It’s December, and in the security industry that means one thing: predictions from experts about what trends will emerge in the next year.
As always, some stuff is new, while other items show up on these lists every year. Below there are nine predictions from experts.
Cybercriminals Merge with APT Groups, Tactics. This is, in fact, one of the most interesting predictions. The idea here, as explicitly noted by experts, is that criminal groups will increasingly adopt nation-state tactics. Troels Oerting, the head of Europol’s Cybercrime Center, noted in a speech at Georgetown Law last week that this is already happening. However, whether they intended to or not, my researcher friends brought to my mind a second interesting possibility: that state-sponsored, advanced persistent threat hacking groups, like we’ve seen in cases such as DarkHotel, Regin and Crouching Yeti/Energetic Bear, will begin to merge with hacking campaigns perpetrated by criminals, like those targeting JP Morgan Chase, Target and others.
There are a couple of ways that I see this potentially working: the nation-state groups could work together with criminal groups towards a common goal. This would work well for widely distributed denial of service attacks like those — allegedly coming from Iran — that targeted U.S. banks in 2012 and 2013, and for other sorts of attacks that are designed to cause system downtime.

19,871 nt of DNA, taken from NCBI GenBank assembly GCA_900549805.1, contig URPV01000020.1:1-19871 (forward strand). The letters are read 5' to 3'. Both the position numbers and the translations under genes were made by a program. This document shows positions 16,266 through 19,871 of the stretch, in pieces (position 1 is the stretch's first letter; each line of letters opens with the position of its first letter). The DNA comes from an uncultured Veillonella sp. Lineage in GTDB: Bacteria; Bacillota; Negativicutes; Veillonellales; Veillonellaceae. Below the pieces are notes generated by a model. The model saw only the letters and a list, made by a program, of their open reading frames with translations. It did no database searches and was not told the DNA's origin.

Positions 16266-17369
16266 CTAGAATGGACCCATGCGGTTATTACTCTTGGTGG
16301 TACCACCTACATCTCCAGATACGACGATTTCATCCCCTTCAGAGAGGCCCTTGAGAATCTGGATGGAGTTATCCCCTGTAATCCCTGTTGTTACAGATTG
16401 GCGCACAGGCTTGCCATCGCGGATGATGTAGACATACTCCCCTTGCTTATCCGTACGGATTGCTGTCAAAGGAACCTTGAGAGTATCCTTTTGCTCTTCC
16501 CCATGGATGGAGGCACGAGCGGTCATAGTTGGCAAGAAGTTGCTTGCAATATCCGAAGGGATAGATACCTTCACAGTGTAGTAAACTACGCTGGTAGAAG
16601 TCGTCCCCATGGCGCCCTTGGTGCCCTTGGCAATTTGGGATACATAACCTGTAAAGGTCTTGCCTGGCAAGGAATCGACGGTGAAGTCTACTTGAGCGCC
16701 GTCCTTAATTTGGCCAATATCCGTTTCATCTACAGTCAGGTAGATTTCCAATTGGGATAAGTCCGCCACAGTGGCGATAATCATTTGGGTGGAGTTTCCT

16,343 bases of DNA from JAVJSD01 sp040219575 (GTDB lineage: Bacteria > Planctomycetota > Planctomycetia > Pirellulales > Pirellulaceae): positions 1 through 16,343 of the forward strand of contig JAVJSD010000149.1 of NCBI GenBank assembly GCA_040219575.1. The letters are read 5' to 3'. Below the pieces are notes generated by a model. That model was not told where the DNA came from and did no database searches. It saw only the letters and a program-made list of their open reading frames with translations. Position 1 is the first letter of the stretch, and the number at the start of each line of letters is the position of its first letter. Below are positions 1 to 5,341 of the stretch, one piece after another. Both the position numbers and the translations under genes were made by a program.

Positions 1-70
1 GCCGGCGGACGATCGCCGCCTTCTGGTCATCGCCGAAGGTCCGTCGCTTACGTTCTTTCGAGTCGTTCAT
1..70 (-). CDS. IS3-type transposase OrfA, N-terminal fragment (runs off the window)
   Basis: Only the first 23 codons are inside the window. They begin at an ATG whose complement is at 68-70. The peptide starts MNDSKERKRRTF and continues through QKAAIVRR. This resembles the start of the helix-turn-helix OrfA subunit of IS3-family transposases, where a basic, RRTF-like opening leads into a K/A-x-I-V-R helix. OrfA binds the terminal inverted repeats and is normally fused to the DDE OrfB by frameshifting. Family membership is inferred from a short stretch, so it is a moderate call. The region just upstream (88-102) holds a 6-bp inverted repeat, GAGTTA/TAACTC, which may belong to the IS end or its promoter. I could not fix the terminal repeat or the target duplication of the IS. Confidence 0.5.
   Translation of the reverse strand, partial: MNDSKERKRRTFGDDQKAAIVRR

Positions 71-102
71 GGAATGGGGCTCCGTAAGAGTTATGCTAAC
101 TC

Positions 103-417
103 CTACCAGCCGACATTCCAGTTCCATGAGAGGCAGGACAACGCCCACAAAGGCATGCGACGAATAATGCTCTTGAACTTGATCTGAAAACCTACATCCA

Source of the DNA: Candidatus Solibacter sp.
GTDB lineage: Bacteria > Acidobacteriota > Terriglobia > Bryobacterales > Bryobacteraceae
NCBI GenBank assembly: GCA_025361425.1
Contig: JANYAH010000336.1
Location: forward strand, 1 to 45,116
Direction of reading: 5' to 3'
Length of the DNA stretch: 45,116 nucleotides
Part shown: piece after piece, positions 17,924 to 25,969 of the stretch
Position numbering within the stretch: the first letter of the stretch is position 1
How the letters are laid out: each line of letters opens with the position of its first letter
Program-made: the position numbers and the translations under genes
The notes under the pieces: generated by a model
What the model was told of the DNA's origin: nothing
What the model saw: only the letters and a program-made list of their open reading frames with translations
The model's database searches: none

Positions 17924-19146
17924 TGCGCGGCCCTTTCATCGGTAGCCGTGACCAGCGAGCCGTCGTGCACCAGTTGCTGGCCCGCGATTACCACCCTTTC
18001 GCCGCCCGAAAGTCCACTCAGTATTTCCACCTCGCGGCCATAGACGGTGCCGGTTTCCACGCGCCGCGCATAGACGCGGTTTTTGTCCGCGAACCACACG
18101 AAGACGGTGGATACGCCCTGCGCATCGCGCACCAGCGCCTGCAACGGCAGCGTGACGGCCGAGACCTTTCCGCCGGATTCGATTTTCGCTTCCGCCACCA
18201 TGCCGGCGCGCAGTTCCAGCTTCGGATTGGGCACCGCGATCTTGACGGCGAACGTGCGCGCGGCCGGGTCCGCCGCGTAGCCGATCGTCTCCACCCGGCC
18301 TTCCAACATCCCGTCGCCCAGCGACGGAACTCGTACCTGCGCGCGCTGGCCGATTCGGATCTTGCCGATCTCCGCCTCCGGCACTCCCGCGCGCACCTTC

State groups could also contract their espionage activities out to criminal groups, that will use criminal tools and expertise to perform spying activities, steal intellectual property or gather intelligence about vulnerabilities in critical infrastructure systems at the behest of government groups.
APT Groups Fragment, Attacks Increase and Diversify
Researchers believe that as security companies and independent researchers continue naming and shaming big, coordinated government sponsored hacking groups, those groups will be forced to split into smaller, independently operating APT actors. Researchers claim that this will likely lead to more diverse and frequent attacks.
New Bugs in Old, Widely Used Code
As it has been said here, at Threatpost and elsewhere, we are in the age of the Internet-wide bug. As the code-infrastructure of the Internet ages, we are likely to see more bugs in widely deployed implementations. Experts believe that we are only going to see more allegations of deliberate tampering, like in the case of Apple’s GoToFail. We will also see accidental implementation errors affecting broad swaths of the Internet, like in the case of OpenSSL Heartbleed and Shellshock/Bashbug.